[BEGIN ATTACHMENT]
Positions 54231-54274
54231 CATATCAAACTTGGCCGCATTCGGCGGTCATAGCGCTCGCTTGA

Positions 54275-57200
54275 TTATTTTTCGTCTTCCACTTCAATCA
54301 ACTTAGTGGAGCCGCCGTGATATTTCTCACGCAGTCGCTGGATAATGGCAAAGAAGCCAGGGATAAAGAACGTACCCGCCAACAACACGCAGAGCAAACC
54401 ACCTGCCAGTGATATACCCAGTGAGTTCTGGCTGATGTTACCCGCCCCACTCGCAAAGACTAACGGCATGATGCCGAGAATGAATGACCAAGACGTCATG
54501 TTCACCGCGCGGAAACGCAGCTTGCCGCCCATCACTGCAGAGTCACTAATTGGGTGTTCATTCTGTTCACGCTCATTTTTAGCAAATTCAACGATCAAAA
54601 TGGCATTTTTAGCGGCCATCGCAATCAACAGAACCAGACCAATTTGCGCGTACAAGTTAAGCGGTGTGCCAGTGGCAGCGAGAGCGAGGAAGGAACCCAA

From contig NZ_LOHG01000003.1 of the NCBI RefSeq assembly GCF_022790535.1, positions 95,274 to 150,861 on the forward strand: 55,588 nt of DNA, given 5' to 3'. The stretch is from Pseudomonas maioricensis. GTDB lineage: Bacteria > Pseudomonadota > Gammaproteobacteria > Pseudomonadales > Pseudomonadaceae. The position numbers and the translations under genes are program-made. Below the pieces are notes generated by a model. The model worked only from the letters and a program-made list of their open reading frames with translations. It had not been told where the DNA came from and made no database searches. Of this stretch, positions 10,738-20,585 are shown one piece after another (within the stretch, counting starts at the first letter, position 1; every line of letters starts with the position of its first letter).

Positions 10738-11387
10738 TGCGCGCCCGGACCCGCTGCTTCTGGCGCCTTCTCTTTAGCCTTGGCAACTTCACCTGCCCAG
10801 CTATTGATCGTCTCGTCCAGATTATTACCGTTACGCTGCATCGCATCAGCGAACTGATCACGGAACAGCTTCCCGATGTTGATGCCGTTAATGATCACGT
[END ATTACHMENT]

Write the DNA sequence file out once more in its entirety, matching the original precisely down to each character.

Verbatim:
Positions 54231-54274
54231 CATATCAAACTTGGCCGCATTCGGCGGTCATAGCGCTCGCTTGA

Positions 54275-57200
54275 TTATTTTTCGTCTTCCACTTCAATCA
54301 ACTTAGTGGAGCCGCCGTGATATTTCTCACGCAGTCGCTGGATAATGGCAAAGAAGCCAGGGATAAAGAACGTACCCGCCAACAACACGCAGAGCAAACC
54401 ACCTGCCAGTGATATACCCAGTGAGTTCTGGCTGATGTTACCCGCCCCACTCGCAAAGACTAACGGCATGATGCCGAGAATGAATGACCAAGACGTCATG
54501 TTCACCGCGCGGAAACGCAGCTTGCCGCCCATCACTGCAGAGTCACTAATTGGGTGTTCATTCTGTTCACGCTCATTTTTAGCAAATTCAACGATCAAAA
54601 TGGCATTTTTAGCGGCCATCGCAATCAACAGAACCAGACCAATTTGCGCGTACAAGTTAAGCGGTGTGCCAGTGGCAGCGAGAGCGAGGAAGGAACCCAA

From contig NZ_LOHG01000003.1 of the NCBI RefSeq assembly GCF_022790535.1, positions 95,274 to 150,861 on the forward strand: 55,588 nt of DNA, given 5' to 3'. The stretch is from Pseudomonas maioricensis. GTDB lineage: Bacteria > Pseudomonadota > Gammaproteobacteria > Pseudomonadales > Pseudomonadaceae. The position numbers and the translations under genes are program-made. Below the pieces are notes generated by a model. The model worked only from the letters and a program-made list of their open reading frames with translations. It had not been told where the DNA came from and made no database searches. Of this stretch, positions 10,738-20,585 are shown one piece after another (within the stretch, counting starts at the first letter, position 1; every line of letters starts with the position of its first letter).

Positions 10738-11387
10738 TGCGCGCCCGGACCCGCTGCTTCTGGCGCCTTCTCTTTAGCCTTGGCAACTTCACCTGCCCAG
10801 CTATTGATCGTCTCGTCCAGATTATTACCGTTACGCTGCATCGCATCAGCGAACTGATCACGGAACAGCTTCCCGATGTTGATGCCGTTAATGATCACGT